Since the September 11, 2001, terrorist attacks, passports have been strictly required to get out of and back into your respective country. Another acceptable document is the U.S. Passport Card, which is a newer, limited-use travel document that fits into your wallet and costs less than a U.S. passport. But it is only valid by land and sea, not air travel.

Bermuda Immigration authorities require U.S. citizens to have at least one of the following items in their possession: a birth certificate (or a certified copy of it accompanied by a photo ID), a U.S. naturalization certificate, a valid passport, a U.S. Alien Registration card, or a U.S. reentry permit. Go with the passport, because you will need it to reenter the U.S.

Bermuda Immigration authorities require visitors from Canada, the United Kingdom, and Europe to show a valid passport. All visitors must have a return or onward ticket in addition to their valid passport or original birth certificate.

Any traveler staying in Bermuda longer than 3 weeks must apply to the Chief Immigration Officer in person, at the Government Administration Building, 30 Parliament St., Hamilton HM 12, Bermuda (tel. 441/295-5151; for an extended stay. You will be asked to fill out an immigration application for an extended stay, which then will or will not be approved by authorities.

The websites listed below provide downloadable passport applications as well as the current fees for processing passport applications.

Australia -- Australian Passport Information Service (tel. 131-232, or visit

Canada -- Passport Office, Department of Foreign Affairs and International Trade, Ottawa, ON K1A 0G3 (tel. 800/567-6868;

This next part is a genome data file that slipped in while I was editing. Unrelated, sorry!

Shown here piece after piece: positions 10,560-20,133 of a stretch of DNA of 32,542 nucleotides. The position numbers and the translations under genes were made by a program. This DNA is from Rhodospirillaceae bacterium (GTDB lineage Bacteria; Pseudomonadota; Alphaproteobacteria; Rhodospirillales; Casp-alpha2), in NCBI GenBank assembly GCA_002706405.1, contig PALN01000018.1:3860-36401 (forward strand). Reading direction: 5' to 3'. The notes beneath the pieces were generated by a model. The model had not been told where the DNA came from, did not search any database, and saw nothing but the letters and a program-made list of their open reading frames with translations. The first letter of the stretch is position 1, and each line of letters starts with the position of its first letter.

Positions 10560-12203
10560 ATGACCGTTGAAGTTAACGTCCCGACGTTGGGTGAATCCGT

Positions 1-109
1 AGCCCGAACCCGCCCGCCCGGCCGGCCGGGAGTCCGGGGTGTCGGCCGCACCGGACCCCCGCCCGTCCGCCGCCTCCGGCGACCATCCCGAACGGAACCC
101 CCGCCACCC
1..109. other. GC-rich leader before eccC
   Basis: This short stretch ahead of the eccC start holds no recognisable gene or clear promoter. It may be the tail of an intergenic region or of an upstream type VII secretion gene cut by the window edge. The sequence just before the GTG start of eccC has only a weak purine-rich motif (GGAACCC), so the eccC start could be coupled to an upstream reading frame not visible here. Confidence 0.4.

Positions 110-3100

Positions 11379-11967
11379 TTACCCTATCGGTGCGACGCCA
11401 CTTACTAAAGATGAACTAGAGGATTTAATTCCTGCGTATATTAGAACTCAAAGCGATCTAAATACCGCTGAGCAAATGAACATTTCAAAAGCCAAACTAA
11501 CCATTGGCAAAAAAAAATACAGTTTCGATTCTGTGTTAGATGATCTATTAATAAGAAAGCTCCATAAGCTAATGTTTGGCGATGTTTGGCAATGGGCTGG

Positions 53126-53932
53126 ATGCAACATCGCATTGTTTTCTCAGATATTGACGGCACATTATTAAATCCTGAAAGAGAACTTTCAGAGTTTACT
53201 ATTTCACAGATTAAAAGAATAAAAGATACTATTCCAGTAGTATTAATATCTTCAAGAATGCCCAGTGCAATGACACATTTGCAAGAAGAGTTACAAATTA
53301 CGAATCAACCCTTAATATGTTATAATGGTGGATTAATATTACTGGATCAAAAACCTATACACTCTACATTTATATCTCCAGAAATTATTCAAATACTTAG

Ireland -- Passport Office, Setanta Centre, Molesworth Street, Dublin 2 (tel. 01/671-1633;

New Zealand -- Passports Office, Department of Internal Affairs, 47 Boulcott Street, Wellington, 6011 (tel. 0800/225-050 in New Zealand or 04/474-8100;

United Kingdom -- Visit your nearest passport office, major post office, or travel agency or contact the Identity and Passport Service (IPS), 89 Eccleston Square, London, SW1V 1PN (tel. 0300/222-0000;

United States -- To find your regional passport office, check the U.S. State Department website ( or call the National Passport Information Center (tel. 877/487-2778) for automated information.


Americans who plan to be in Bermuda less than 90 days don't need a visa. Likewise, for the same stays, British citizens, as well as Canadians, Australians, South Africans, New Zealanders, and Irish nationals, don't need a visa. For travelers from other nations, passport and visa requirements are liable to change at short notice. Before planning a trip to Bermuda, check with your local embassy or consulate.


Visitors may bring into Bermuda duty-free apparel and articles for their personal use, including sports equipment, cameras, 200 cigarettes, 1 liter of liquor, and 1 liter of wine. Certain foodstuffs may be subject to duties. All imports may be inspected on arrival. Visitors entering Bermuda may also claim a duty-free gift allowance.

Persons who are taking prescription medication must inform Bermuda customs officials at the point of entry. Medicines must be in labeled containers. Travelers should carry a copy of the written prescription and a letter from the physician or pharmacist confirming the reason the medicine is prescribed.

When you're leaving Bermuda (if you're flying back to the U.S.), a customs inspector will ask to see a copy of the incoming Bermuda form that was stamped and given to you as you cleared Bermuda Customs. Make sure that you hold onto it and can produce it on short notice.

For additional information on temporary admission, export and customs regulations, and tariffs, contact Bermuda Customs at tel. 441/295-4816 or, or visit the Bermuda Customs website at

Note: This information was accurate when it was published, but can change without notice. Please be sure to confirm all rates and details directly with the companies in question before planning your trip.